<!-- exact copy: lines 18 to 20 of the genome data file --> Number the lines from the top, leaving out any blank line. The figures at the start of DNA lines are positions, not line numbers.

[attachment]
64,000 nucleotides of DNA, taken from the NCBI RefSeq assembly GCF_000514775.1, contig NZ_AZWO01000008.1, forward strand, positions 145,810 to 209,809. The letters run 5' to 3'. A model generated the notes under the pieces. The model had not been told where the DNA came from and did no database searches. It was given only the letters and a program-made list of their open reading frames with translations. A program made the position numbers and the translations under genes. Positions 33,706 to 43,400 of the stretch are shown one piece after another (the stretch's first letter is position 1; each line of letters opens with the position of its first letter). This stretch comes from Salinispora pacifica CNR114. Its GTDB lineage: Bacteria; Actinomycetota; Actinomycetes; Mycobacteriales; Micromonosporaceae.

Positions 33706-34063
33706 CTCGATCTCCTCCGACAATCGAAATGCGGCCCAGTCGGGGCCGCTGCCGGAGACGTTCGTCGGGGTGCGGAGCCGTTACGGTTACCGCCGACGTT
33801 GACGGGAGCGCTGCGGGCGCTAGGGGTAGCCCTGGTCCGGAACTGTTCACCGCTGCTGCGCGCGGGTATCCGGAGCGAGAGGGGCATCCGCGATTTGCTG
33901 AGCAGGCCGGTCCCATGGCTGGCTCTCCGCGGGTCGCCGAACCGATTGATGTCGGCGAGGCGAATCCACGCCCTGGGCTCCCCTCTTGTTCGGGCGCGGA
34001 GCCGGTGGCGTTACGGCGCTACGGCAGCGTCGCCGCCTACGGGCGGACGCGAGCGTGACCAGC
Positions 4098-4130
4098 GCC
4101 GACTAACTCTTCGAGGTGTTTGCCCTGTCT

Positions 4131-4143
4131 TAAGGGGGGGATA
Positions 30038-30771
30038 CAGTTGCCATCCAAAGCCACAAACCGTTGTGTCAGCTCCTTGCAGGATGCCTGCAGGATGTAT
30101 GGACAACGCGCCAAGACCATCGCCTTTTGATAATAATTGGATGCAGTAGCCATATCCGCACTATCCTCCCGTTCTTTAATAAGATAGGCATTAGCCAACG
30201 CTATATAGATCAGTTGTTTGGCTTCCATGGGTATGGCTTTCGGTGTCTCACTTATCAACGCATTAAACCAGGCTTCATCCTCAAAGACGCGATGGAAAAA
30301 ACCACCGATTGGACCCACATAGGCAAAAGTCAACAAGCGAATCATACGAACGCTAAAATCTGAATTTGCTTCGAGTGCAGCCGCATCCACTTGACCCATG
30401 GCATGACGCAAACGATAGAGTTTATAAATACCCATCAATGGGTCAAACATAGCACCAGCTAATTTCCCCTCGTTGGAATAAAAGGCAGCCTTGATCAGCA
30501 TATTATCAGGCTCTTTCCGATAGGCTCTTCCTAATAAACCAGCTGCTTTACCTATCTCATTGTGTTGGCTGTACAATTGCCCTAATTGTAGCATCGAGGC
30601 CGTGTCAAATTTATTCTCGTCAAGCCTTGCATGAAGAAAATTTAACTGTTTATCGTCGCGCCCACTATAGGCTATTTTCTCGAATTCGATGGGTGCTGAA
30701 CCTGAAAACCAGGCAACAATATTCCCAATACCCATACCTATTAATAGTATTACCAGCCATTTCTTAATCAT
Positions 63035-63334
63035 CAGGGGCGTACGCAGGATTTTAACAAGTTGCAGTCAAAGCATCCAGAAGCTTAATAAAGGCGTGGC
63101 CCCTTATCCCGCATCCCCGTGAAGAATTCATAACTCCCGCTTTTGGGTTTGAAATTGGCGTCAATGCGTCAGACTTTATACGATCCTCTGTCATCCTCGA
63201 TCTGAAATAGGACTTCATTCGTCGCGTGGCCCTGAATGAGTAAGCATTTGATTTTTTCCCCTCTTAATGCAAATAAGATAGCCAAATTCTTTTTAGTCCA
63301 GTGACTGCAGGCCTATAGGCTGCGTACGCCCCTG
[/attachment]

30501 TATTATCAGGCTCTTTCCGATAGGCTCTTCCTAATAAACCAGCTGCTTTACCTATCTCATTGTGTTGGCTGTACAATTGCCCTAATTGTAGCATCGAGGC
30601 CGTGTCAAATTTATTCTCGTCAAGCCTTGCATGAAGAAAATTTAACTGTTTATCGTCGCGCCCACTATAGGCTATTTTCTCGAATTCGATGGGTGCTGAA
30701 CCTGAAAACCAGGCAACAATATTCCCAATACCCATACCTATTAATAGTATTACCAGCCATTTCTTAATCAT